Fripp Island: the alternative to Hilton Head, a seaside resort you’ve probably never heard of
FRIPP ISLAND, South Carolina – You can practically see Hilton Head from the tip of Fripp’s Island.
From the map, I’m pretty sure I could swim between them. But it’s an hour and a half by car. And that’s how Fripp likes it, cut off from the rest of the tourists in the South Carolina Lowcountry.
There are no grocery stores on Fripp, a 6.5-square-mile private resort off the coast of Beaufort, between Charleston, South Carolina, and Savannah, Georgia. There are no malls, no hotels, no mini-golf and no crowds – at least when we rented a house with friends for spring break.
Fewer than 1,000 people live on the island year-round, although the population swells to around 5,000 during the summer months.
Many of them are families on vacation: diving in the Atlantic Ocean, jumping in the pool, playing tennis, golfing, biking, fishing, paddleboarding, golfing or just lounging in the shade of palm trees.
Fripp offers a few restaurants. But if you want to paint the town, you can drive 30 minutes west to recently voted Beaufort. best small town in the south by the readers of Southern Living magazine (which I usually use as my travel and daydreaming guide). There, you can wander the historic district’s mansions draped in Spanish moss, a kaleidoscope of charming shops on Bay Street, and sunny restaurant terraces along the Beaufort River.
We spent a day in Beaufort, which I had visited eight years ago on a girls’ weekend. But the rest of our week passed in a golden haze on Fripp.
We chose the island simply because of an amazing house we found on Vrbo with a pool, hot tub, waterslide and fire pit. At a 12 hour drive, the destination was within reach of a day’s drive, but if you want to fly, you can fly into Savannah and Charleston airports. When people asked where we were going, and I said, Fripp, most looked confused. “What?”
The name isn’t for the perfect abundance of possible puns, many of which adorn mailboxes: Fripp Floppin’, Fripp-a-dee-doo-dah, and A Long Strange Fripp.
The island is named after Johannes Fripp, a 17th-century privateer or British sailor who protected the area from Spanish attacks, depending on who you ask. Legend says that pirates hid treasures on the island. But for much of its history, the island was primarily used for hunting, as was the aptly named Hunting Island to the north. Hunting Island is now a 5,000-acre state park, with trails, a beach, and a lighthouse built in 1875 currently closed for repairs.
A bridge connecting Hunting Island to Fripp was built in 1961. Over the next decade, the Ocean Point Golf Links, racquet club, marina, homes and condos were built, all part of Fripp Island Golf & Beach Resort.
The island remains private and unincorporated, with many homes rented directly from the resort itself. You must pass through a security gate to enter the island and to use all amenities, including the two golf courses, four pools, children’s activities, or restaurants, you must purchase a $35 club card valid for one week, for each family member 13 and older.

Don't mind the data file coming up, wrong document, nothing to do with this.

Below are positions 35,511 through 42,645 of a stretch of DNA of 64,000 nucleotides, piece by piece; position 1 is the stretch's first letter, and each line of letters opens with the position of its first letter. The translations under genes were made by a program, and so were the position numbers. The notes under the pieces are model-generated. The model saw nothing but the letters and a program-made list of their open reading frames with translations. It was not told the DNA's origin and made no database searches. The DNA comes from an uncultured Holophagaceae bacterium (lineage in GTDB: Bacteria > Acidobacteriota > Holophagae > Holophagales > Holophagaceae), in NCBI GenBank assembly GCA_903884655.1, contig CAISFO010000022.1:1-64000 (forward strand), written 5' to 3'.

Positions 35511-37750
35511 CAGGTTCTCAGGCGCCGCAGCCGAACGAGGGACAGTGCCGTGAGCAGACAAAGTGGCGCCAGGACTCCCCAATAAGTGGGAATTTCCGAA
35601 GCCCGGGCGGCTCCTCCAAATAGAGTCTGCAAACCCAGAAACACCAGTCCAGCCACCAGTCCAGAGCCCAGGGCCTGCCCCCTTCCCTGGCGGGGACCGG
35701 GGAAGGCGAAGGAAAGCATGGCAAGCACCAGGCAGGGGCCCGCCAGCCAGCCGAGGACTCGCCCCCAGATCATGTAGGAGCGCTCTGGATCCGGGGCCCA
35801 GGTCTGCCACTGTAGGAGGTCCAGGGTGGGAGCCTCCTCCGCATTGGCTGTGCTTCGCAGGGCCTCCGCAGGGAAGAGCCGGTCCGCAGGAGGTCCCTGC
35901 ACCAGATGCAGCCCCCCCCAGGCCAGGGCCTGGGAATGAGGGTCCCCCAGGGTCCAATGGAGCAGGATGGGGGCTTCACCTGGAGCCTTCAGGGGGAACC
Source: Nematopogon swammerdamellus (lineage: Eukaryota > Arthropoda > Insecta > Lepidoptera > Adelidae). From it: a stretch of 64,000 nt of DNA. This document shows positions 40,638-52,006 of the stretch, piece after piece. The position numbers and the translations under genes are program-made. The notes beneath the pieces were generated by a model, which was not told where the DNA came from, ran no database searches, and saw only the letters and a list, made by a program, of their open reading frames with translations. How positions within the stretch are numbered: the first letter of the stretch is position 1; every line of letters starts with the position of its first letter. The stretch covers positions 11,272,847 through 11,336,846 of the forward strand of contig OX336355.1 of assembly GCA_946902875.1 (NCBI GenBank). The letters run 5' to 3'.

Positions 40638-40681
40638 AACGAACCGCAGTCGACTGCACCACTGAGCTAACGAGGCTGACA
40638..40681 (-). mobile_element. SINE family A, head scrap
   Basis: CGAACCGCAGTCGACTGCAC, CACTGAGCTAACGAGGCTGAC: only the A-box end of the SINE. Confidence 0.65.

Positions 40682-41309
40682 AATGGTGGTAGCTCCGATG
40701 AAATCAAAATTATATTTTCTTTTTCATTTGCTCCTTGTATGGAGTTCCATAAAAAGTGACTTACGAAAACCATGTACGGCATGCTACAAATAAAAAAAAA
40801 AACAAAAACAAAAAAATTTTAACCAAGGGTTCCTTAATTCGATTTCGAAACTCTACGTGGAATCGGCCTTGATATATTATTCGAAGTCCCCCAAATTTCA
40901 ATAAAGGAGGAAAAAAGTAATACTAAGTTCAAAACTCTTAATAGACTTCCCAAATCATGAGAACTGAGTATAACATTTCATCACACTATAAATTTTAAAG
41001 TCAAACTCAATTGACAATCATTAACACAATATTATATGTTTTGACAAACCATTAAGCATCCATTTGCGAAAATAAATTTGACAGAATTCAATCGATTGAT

But once on Fripp, you may not want to leave the paradise of palm trees, far from the everyday world.
It’s a place where your calendar is completely free, where your biggest question is the beach or the pool – and the answer is, both. Where you can set up the risk board and play all week. Where there’s no point in packing dressy dangling earrings because you’ll only be wearing bathing suits and t-shirts anyway.
The island is bigger than I expected, with space to spread out and deer everywhere. But it’s compact enough that you can park your car for the week and travel everywhere by bike or golf cart.
We mostly stayed put. We stocked up on groceries in Beaufort and cooked dinner every night, sharing cooking duties which made cleaning up easier. We also shared arguing homework with the kids, so while the kids were hanging out with their friends, the parents felt like they had taken a vacation.
We spent our days watching dolphins and an alligator, golfing, collecting seashells, swimming and playing soccer on the sand. We spent our evenings cooking dinner, sitting in the hot tub, playing cards and telling stories around the fire.
That doesn’t mean we didn’t have a plan. We shopped and had lunch in Beaufort one morning and rented boats. I took a tennis lesson and was absolutely beaming at the end of the hour with compliments and helpful tips. We were hitting balls on the driving range. We paddled. We did bodyboarding. We visited the Hunting Island Lighthouse. And my 9 year old daughter and I took a surf lesson through Nalu Paddleboarda store located at the Fripp Marina.
He was a natural person who appeared on his first try, even turning to salute. I certainly wasn’t, but thanks to the patience of our instructor, I managed to get up on the board several times. More importantly, I felt invigorated trying something completely new.
Completely new, completely cool. Frippee-ki-yay!
If you are going to:
Prices depend on amenities and location, although you can easily get anywhere on the island by bicycle or golf cart.
During the summer months, expect to pay $300 or more per night for a two-bedroom condo.
The houses vary from four to 16 beds. A 14-person house, for example, might cost around $600 per night.